Back in 2013, we all saw the writing on the wall when Adobe killed its Creative Suite perpetual licenses and Photoshop CS6 became the last version you could buy and keep forever. While Adobe kept delivering some bug fixes and RAW file support for CS6 for awhile, eventually, that stopped.
Now, Lightroom 6 is getting the same treatment. Worse still, is that there are no RAW file updates planned for future cameras in Lightroom 6. Lightroom CC will be the only game in Adobe-town going forward. And, Lightroom CC has plenty of changes as well.
Now, we have Lightroom CC and Lightroom Classic CC. The key difference is that Lightroom CC will live in the cloud and you’ll access it from your web browser. Your photos in Lightroom CC will live in the cloud as well. Yes, even your RAW files. If you want to use an application that’s actually installed on your computer, that will be Lightroom Classic CC.
Lightroom Classic CC is the local-installed Lightroom application that we are all accustomed to using. So, to be clear, you can still keep Lightroom installed on your computer and use it the same way you do now.
Moreover, Adobe tells us that it will continue to develop Lightroom Classic CC alongside Lightroom CC. For those of us who hate forced changes to our workflow, the takeaway here is that we can continue to use Lightroom the way we always have – so long as we are okay with subscribing to it.
Lightroom CC’s New Cloud Storage Costs
Adobe is about to make a killing on the increased costs for Lightroom CC thanks to the storage prices that are required if you decide to take full advantage of Lightroom CC’s capabilities for your entire library.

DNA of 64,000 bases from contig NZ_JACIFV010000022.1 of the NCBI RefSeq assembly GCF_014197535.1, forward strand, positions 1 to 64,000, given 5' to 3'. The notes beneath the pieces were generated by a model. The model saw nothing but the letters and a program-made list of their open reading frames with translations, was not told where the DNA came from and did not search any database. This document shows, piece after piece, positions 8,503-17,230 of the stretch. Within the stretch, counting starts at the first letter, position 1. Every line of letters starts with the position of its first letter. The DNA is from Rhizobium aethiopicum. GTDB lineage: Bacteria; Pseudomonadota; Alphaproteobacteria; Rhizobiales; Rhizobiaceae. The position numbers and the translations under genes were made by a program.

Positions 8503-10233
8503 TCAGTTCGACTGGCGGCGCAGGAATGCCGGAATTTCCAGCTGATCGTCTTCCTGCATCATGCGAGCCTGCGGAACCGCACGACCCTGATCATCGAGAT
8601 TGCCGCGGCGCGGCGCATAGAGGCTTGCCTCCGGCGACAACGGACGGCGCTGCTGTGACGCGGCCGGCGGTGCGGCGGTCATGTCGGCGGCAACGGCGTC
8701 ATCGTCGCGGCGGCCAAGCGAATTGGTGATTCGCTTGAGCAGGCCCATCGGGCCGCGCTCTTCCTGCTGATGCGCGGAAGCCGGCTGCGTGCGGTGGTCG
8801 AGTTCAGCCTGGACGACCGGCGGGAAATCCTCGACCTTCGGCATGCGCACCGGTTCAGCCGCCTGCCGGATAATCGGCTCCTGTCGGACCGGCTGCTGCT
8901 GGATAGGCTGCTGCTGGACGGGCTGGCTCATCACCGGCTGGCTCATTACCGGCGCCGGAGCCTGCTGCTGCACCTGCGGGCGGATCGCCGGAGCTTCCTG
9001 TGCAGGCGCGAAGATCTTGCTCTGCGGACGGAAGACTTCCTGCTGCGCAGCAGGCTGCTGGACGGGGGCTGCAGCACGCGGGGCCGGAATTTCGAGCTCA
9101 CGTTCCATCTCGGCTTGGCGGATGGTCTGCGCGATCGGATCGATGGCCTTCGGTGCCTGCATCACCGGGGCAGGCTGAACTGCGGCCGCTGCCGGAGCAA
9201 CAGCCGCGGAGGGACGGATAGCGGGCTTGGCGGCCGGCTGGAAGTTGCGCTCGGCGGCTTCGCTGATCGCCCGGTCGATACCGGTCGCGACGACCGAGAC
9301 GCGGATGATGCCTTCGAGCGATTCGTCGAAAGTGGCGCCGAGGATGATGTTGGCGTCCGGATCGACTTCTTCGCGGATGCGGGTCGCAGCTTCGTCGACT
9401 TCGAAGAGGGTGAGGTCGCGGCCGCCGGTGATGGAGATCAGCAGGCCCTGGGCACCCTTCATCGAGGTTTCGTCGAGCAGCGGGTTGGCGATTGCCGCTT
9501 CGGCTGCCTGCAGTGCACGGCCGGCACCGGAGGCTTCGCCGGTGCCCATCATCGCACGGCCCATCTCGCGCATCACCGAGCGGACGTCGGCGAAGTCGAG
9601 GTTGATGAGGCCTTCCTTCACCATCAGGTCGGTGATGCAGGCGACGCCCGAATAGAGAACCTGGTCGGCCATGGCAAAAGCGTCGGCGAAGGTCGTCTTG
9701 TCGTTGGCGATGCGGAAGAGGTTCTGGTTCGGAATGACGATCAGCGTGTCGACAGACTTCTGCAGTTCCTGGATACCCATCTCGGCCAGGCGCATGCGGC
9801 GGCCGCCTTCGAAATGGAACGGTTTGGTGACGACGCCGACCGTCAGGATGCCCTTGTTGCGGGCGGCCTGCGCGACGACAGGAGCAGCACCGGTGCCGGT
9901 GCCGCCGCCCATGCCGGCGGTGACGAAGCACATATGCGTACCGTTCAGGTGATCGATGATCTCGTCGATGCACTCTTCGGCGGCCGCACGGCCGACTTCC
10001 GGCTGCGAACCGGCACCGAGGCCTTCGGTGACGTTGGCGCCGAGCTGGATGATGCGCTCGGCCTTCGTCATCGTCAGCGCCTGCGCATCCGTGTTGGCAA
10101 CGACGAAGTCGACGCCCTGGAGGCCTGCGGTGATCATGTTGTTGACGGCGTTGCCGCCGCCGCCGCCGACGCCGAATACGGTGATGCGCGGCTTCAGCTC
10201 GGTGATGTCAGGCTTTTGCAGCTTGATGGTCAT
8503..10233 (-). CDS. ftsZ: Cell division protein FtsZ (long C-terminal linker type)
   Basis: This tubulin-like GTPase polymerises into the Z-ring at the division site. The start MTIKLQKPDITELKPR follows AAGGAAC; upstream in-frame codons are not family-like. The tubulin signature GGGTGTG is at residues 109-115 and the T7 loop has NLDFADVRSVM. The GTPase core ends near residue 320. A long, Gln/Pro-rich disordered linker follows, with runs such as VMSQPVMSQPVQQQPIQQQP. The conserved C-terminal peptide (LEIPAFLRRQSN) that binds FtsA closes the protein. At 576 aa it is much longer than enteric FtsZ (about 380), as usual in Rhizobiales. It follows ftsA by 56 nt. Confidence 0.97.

The popular plan that Adobe is marketing hard (to what will likely cover the majority of its customer base) is a 1TB storage option with either Lightroom CC-only for $9.99/mo. or with Photoshop and Lightroom CC (aka the Photography Plan) for $19.99/mo. Of course, as a teaser, you can get this for $14.99/mo. for the first year.
The base Creative Cloud Photography Plan with 20GB of storage for $9.99/mo. will remain available and include Lightroom Classic CC, Lightroom CC and Photoshop CC.
But what about power users who have several terabytes of photos in their existing Lightroom catalogs? (I personally have over 3TB in my main catalog and I’m hardly a “power user.”)
If you go to your Creative Cloud account, you can upgrade your Photography or Lightroom CC plan with up to 10TB of cloud storage. Here’s the cost breakdown:
Photography Plan Costs (includes Photoshop CC)
- 1TB for $19.99/mo.
- 2TB for $29.99/mo.
- 5TB for $59.99/mo.
- 10TB for $109.99/mo.
Lightroom CC-Only Plan Costs
- 1TB for $9.99/mo.
- 2TB for $19.99/mo.
- 5TB for $49.99/mo.
- 10TB for $99.99/mo.
Notably, if you buy the Lightroom CC-only plan, you do not get access to Lightroom Classic CC.
The are also storage upgrade options from the 100GB base plan for the Creative Cloud All Apps plan. The base plan is $49.99/mo. with 100GB of cloud storage.
Creative Cloud All Apps Storage Upgrades
- 1TB for $59.99/mo.
- 2TB for $69.99/mo.
- 5TB for $99.99/mo.
- 10TB for $149.99/mo.
What is the Future of Adobe Software?
As mentioned earlier, the writing has been on the wall since 2013 – Creative Cloud is the only future for Adobe professional apps. Adobe’s profits have been record-shattering and the company is not looking back now. You either subscribe or you go elsewhere.
Personally, I’ve been on board Creative Cloud since day one. However, I completely understand the frustration some users have. This is particularly true with photography users who simply want a way to process and archive their images. The cloud storage fees for many will be prohibitive. And, truthfully, if I wasn’t so tied to other video and design apps inside the Adobe suite, I might be looking for a different solution today too. As of today, I don’t see myself jumping on a storage upgrade option.
The good news is that Adobe’s competitors in the photography space see this as an opportunity for growth and are making some very interesting alternatives to Lightroom. onOne’s Photo RAW 2018 is still in public beta through the end of the month and looks like an enticing option for those not interested in subscribing to Lightroom.
So, where does Lightroom CC’s new cloud-centric model leave you? Are you all-in, sticking the Lightroom Classic CC or looking elsewhere?